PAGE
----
Recent news and research

For recent news items and research on this topic, click here (Last updated October 2016)   


1. Winickoff J, Friebely J, Tanski S, Sherrod C, Matt G, Hovell M, et al. Beliefs about the health effects of 'thirdhand' smoke and home smoking bans. Pediatrics 2009;123(1):e74–9. Available from: http://pediatrics.aappublications.org/cgi/content/full/123/1/e74

2. Matt GE, Quintana PJ, Zakarian JM, Fortmann AL, Chatfield DA, Hoh E, et al. When smokers move out and non-smokers move in: residential thirdhand smoke pollution and exposure. Tobacco Control 2011;20(1):e1. Available from: http://www.ncbi.nlm.nih.gov/pubmed/21037269

3. Matt GE, Quintana PJE, Hovell MF, Bernert JT, Song S, Novianti N, et al. Households contaminated by environmental tobacco smoke: sources of infant exposures. Tobacco Control 2004;13(1):29–37. Available from: http://tobaccocontrol.bmj.com/cgi/content/abstract/13/1/29

4. Becquemin MH, Bertholon JF, Bentayeb M, Attoui M, Ledur D, Roy F, et al. Third-hand smoking: indoor measurements of concentration and sizes of cigarette smoke particles after resuspension. Tobacco Control 2010;19:(4):347–8. Available from: http://tobaccocontrol.bmj.com/content/19/4/347.shortÂ

5. Sleiman M, Gundel LA, Pankow JF, Jacob P, 3rd, Singer BC and Destaillats H. Formation of carcinogens indoors by surface-mediated reactions of nicotine with nitrous acid, leading to potential thirdhand smoke hazards. Proceedings of the National Academy of Sciences USA 2010;107(15):6576-81. Available from: http://www.ncbi.nlm.nih.gov/pubmed/20142504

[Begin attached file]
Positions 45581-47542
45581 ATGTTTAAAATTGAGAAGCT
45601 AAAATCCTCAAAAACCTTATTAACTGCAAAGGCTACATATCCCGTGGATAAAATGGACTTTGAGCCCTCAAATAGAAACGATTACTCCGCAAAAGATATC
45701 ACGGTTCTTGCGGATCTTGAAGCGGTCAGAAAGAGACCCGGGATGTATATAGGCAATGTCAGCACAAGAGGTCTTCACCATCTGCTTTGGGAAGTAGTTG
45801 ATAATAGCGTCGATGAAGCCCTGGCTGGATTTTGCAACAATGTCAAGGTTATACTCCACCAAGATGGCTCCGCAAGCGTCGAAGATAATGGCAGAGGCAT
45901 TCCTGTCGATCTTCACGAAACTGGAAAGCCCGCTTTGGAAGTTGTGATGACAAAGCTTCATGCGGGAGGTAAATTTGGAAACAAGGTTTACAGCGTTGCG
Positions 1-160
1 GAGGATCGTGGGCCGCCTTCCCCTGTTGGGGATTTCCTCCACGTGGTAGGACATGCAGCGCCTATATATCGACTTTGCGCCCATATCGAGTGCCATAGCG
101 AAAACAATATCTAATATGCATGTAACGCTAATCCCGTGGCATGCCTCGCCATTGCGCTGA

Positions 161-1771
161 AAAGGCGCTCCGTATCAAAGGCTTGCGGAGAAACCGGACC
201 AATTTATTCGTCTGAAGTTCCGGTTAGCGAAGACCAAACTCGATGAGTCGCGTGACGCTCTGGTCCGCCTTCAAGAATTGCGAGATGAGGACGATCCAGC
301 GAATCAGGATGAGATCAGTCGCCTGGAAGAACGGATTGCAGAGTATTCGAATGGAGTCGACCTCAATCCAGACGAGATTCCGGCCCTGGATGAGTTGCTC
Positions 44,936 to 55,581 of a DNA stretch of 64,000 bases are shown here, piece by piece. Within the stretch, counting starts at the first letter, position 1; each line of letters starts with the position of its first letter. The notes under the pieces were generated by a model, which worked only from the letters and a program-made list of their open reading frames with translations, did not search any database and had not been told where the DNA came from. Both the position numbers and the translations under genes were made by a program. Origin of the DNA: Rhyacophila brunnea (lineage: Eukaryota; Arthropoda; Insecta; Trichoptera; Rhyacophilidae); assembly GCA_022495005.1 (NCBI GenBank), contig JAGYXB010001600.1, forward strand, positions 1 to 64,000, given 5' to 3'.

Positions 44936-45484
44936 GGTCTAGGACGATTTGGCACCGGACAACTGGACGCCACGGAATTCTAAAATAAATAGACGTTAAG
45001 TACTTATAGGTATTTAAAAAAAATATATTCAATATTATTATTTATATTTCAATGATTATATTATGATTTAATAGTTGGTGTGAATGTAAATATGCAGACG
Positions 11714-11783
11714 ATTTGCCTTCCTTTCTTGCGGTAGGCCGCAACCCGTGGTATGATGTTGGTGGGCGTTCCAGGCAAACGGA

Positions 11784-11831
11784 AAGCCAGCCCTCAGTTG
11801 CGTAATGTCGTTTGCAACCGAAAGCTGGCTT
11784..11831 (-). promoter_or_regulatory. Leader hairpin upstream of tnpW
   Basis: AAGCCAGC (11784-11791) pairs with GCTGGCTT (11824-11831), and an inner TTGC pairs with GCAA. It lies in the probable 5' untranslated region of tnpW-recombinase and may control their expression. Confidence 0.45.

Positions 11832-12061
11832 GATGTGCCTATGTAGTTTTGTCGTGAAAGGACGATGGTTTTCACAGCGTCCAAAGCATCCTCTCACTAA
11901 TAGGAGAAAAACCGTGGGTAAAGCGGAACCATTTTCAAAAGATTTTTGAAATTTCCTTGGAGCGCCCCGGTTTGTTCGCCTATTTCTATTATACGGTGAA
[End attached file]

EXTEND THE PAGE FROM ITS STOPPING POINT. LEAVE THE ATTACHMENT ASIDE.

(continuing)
6. Dreyfuss JH. Thirdhand smoke identified as potent, enduring carcinogen. CA A Cancer Journal for Clinicians 2010;60(4):203-4. Available from: http://www.ncbi.nlm.nih.gov/pubmed/20530799

7. Schick S. Thirdhand smoke: here to stay. Tobacco Control 2011;20(1):1–3. Available from: http://tobaccocontrol.bmj.com/content/20/1/1.short

8. Sleiman M, Destaillats H, Smith JD, Liu C-L, Ahmed M, R WK, et al. Secondary organic aerosol formation from ozone-initiated reactions with nicotine and secondhand tobacco smoke. Atmospheric Environment 2010; 34(44)4191–8 Available from: http://www.sciencedirect.com/science?_ob=MImg&_imagekey=B6VH3-50N38RB-1-7&_cdi=6055&_user=10&_pii=S1352231010005923&_orig=search&_coverDate=07%2F29%2F2010&_sk=999999999&view=c&wchp=dGLbVtb-zSkWb&md5=61539e26b8b5024fa611fb55e36099fb&ie=/sdarticle.pdf

9. Johansson A, Hermansson G and Ludvigsson J. How should parents protect their children from environmental tobacco-smoke exposure in the home? Pediatrics 2004;113(4):e291–5. Available from: http://www.ncbi.nlm.nih.gov/pubmed/15060255

10. Rumchev K, Jamrozik K, Stick S and Spickett J. How free of tobacco smoke are 'smoke-free' homes? Indoor Air 2008;18(3):202–8. Available from: http://www.ncbi.nlm.nih.gov/pubmed/18336533

11. Invernizzi G, Ruprecht A, De Marco C, Paredi P and Boffi R. Residual tobacco smoke: measurement of its washout time in the lung and of its contribution to environmental tobacco smoke. Tobacco Control 2007;16(1):29–33. Available from: http://www.ncbi.nlm.nih.gov/pubmed/17297070

12. Brennan E, Cameron M, Warne C, Durkin S, Borland R, Travers MJ, et al. Secondhand smoke drift: examining the influence of indoor smoking bans on indoor and outdoor air quality at pubs and bars. Nicotine & Tobacco Research 2010;12(3):271–7. Available from: http://www.ncbi.nlm.nih.gov/pubmed/20097839

13. Kaufman P, Zhang B, Bondy SJ, Klepeis N and Ferrence R. Not just 'a few wisps': real-time measurement of tobacco smoke at entrances to office buildings. Tobacco Control 2011;20(3):212–8. Available from: http://www.ncbi.nlm.nih.gov/pubmed/21177666

14. Wakefield M, Banham D, Martin J, Ruffin R, McCaul K and Badcock N. Restrictions on smoking at home and urinary cotinine levels among children with asthma. American Journal of Preventive Medicine 2000;19(3):188–92. Available from: http://www.ncbi.nlm.nih.gov/pubmed/11020596